EU’s ‘acceptance problem’ around AstraZeneca vaccine

 

As Europe deals with the sluggish rollout of the coronavirus vaccine to its citizens, it has been revealed that four out of five of the Oxford/AstraZeneca vaccine doses delivered to European Union countries are yet to be used on a patient.

It comes as global deaths from the coronavirus passed 2.5 million on Thursday (local time).

According to a report in the Guardian, data taken from the European Centre for Disease Prevention Control (ECDC) and other official sources, said that is estimated that 4,849,752 of the 6,134,707 doses distributed among the 27 member states have not yet been administered.

 

Health authorities believe that the decision by countries such as France, Germany, Poland and Italy to only recommend use of the Oxford/AstraZeneca vaccine for use in people aged under 65 has been a significant factor in its slow administration, with authorities failing to redirect jabs to younger people.

German Chancellor Angela Merkel admitted there was an "acceptance problem" among Europeans being offered the vaccine.

In an interview with the German newspaper Frankfurter Allgemeine Zeitung, Ms Merkel said that the vaccine was also being rejected by those concerned over its efficacy and safety following a run of bad publicity.

"There is … currently an acceptance problem with the AstraZeneca vaccine," Ms Merkel said.

"AstraZeneca is a reliable vaccine, effective and safe, approved by the European Medicines Agency and recommended in Germany up to the age of 65 years. All the authorities tell us that this vaccine can be trusted. As long as vaccines are as scarce as they are now, you cannot choose what to vaccinate with."

Asked whether she would volunteer to be administered with the vaccine, Ms Merkel said: "I am 66 years old and I do not belong to the recommended group for AstraZeneca."

 

And as the worldwide death roll passed 2.5 million, Europe remains the hardest-hit region with 842,894 deaths, followed by Latin America and the Caribbean (667,972 deaths) and the US and Canada (528,039). Almost half of deaths have occurred in just five countries: the US, Brazil, Mexico, India and Britain.

 

PFIZER JAB 94 PER CENT EFFECTIVE

Meanwhile, EU leaders met on Thursday (local time) under the spectre of Europe's slow vaccine drive as a new study showed Pfizer's COVID jab to be 94 per cent effective, raising hopes for mass immunisation campaigns to help end the pandemic.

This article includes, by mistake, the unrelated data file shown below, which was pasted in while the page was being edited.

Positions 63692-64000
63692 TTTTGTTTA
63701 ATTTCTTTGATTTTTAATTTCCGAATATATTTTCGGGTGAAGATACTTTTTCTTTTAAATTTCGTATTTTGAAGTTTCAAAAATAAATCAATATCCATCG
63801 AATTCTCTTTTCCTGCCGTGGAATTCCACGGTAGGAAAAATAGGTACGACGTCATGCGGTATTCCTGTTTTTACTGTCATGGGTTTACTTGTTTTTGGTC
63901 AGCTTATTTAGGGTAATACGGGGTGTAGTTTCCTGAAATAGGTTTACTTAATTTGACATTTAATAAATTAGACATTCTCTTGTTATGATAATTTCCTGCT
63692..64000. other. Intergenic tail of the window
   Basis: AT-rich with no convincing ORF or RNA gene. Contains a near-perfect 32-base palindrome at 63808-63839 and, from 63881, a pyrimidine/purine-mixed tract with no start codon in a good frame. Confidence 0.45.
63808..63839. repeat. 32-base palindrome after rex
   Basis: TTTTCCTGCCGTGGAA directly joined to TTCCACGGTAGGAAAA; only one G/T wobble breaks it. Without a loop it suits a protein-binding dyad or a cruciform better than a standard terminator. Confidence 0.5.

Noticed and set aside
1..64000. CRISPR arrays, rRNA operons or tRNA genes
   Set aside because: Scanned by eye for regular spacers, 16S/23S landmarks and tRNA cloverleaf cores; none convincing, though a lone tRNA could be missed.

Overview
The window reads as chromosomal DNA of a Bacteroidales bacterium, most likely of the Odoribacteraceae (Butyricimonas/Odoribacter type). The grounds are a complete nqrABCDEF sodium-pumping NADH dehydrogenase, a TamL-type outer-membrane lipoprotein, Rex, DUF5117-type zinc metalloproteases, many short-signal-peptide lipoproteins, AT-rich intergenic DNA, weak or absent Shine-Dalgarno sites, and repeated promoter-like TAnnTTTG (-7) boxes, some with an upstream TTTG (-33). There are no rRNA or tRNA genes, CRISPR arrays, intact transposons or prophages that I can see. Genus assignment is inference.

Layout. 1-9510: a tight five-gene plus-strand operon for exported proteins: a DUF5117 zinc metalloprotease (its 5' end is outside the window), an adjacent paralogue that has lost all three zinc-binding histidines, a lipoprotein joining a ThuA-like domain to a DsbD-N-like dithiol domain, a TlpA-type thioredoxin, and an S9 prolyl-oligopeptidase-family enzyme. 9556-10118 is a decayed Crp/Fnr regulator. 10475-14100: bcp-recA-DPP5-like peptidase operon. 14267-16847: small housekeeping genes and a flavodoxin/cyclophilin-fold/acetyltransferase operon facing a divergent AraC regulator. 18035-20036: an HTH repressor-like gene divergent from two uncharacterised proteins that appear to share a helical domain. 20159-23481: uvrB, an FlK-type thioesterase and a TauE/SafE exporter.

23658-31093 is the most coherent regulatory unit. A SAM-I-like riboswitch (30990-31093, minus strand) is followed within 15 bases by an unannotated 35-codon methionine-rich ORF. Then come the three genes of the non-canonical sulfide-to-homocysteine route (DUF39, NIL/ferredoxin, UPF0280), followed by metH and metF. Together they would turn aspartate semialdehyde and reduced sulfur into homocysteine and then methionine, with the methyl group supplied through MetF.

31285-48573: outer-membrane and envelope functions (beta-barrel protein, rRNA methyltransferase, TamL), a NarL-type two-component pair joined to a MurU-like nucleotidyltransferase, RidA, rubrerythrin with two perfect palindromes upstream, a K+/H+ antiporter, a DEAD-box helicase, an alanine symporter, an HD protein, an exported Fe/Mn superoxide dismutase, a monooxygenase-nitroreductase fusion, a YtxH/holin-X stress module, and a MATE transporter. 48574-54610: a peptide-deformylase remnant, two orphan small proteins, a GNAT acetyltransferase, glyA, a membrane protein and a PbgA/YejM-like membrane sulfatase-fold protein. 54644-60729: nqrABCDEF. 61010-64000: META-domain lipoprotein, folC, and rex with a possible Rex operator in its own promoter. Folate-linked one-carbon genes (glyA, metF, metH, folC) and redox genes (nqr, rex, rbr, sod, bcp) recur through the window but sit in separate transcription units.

The news came as the World Health Organisation (WHO) urged governments to try to better understand the long-term consequences of coronavirus on some sufferers, calling the impact of prolonged symptoms a "significant" burden.

The virus was centre stage at the virtual EU meeting where leaders were due to discuss Europe's vaccine procurement woes, and also debate so-called "green passports".

Ahead of the videoconference, Austria's Chancellor Sebastian Kurz and Bulgarian Prime Minister Boyko Borissov called for passes to be issued to allow Europeans who have been vaccinated to travel and socialise.

"We want to get back to normal as quickly as possible, have our old lives back and maximum freedom," Mr Kurz tweeted.

The bloc has been plagued by vaccine supply problems and has come under fire for its stuttering rollout.

Just four per cent of the EU's 450 million people have received at least one jab, according to reports, but European Commission chief Ursula von der Leyen said her goal is to have 70 per cent of adults in the bloc vaccinated by mid-September.

 

 

 

BRITAIN LOWERS COVID ALERT LEVEL

Britain on Thursday (local time) lowered the country's virus alert level down one notch from the highest possible, saying a fall in cases had reduced the threat to the state-run National Health Service.

Since January, the country has been at the highest level 5, indicating a "material risk of healthcare services being overwhelmed" and a need for "extremely strict" social distancing.